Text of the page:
Angle

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An angle.

When two straight lines come together they make an angle. The two lines are called the sides[1] of the angle and they meet at a point. A flat surface (called a plane) also forms an angle when it meets another.

To measure the size of an angle, we use units called degrees. A degree is a standard unit and we use the symbol ° after a number to show that it is a number of degrees. We can use a decimal number or a fraction for part of a degree, but a degree can also be divided into 60 minutes (1° = 60') and a minute can be divided into 60 seconds (1' = 60"). So 22.5°, 2212° and 22° 30' are all the same angle. In mathematics, angles are often measured in radians instead of degrees , so .

Angles are studied in geometry, where an angle where edges meet is often called a vertex. For example, the three sides of a triangle are its edges and two of the edges meet at each vertex. Similarly, two of the six sides (or faces) of a cube meet at each of its twelve edges and three edges meet at each of its eight corners (or vertices, which is the plural of vertex).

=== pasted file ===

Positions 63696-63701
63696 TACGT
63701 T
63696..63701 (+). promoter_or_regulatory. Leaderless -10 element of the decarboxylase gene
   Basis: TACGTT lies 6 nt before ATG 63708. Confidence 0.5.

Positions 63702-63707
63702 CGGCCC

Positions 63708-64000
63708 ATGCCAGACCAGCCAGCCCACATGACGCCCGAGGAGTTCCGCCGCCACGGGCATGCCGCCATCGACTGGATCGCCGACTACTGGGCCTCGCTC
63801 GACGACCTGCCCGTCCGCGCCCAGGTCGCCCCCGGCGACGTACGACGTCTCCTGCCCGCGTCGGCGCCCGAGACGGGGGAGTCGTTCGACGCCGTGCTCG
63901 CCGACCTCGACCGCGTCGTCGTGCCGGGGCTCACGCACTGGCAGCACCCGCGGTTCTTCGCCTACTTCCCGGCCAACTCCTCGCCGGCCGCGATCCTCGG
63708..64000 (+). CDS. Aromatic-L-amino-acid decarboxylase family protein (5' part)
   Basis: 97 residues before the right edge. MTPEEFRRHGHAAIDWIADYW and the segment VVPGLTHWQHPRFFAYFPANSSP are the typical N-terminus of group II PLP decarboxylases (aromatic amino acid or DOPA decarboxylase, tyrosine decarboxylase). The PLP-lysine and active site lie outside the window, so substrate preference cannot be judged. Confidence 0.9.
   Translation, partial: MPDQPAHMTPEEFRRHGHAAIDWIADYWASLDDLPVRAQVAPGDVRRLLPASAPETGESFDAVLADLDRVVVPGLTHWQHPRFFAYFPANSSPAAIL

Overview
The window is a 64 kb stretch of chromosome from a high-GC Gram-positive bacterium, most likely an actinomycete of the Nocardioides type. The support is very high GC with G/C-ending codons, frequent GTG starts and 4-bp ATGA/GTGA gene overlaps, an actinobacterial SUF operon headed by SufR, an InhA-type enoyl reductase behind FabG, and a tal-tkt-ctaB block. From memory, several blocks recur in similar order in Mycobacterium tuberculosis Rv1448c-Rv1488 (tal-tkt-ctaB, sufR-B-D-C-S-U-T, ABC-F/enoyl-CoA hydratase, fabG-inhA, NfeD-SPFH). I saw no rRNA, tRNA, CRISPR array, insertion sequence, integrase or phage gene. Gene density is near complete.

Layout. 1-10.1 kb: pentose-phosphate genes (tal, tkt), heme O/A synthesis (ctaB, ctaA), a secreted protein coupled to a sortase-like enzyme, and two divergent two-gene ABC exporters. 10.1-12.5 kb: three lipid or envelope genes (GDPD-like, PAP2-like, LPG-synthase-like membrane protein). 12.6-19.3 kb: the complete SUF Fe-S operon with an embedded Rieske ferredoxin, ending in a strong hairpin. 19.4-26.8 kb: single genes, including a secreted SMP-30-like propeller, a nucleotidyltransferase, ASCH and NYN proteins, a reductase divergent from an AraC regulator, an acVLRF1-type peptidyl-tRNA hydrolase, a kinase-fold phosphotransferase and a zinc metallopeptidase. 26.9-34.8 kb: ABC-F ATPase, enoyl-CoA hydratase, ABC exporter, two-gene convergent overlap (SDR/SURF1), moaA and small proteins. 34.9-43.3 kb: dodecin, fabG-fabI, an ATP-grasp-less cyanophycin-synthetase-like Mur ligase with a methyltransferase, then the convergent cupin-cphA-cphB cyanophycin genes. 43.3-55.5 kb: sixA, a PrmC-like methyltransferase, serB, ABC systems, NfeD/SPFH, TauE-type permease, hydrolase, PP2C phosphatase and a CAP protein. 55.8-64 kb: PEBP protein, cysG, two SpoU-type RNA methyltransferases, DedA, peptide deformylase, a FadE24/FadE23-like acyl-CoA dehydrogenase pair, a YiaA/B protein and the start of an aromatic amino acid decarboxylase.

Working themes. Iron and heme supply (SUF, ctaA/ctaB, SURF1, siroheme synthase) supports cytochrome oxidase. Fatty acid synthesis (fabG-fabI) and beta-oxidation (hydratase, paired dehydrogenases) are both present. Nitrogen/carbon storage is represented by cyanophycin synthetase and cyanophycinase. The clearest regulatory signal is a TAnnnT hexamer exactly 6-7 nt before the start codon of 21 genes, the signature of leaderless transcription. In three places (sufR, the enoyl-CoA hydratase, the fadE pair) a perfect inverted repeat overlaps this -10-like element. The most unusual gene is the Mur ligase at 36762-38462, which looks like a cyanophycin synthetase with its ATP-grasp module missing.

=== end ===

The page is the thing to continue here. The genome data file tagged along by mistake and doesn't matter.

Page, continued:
Types of angles[change | change source]

An acute angle is an angle less than 90° (but more than 0°). A right angle is an angle equal to 90°. An obtuse angle is an angle greater than 90° but less than 180°. A straight angle (or straight line) is an angle equal to 180°. A reflex angle is an angle greater than 180° but less than 360°.

Supplementary angles are two angles with the sum equal to 180°.

Two angles that sum to one right angle (90°) are called complementary angles.

Two angles that sum to one full circle (360°) are sometimes called explementary angles or conjugate angles.

People usually use a protractor to measure and draw angles. Sometimes, people use a 360° protractor to measure angles.

References[change | change source]

  1. Campana, D. M. (2016-09-06). The Teacher of Geometrical Drawing - For High Schools, Manual Training Schools, Technical Schools, Etc. Read Books Ltd. ISBN 978-1-4733-5366-4.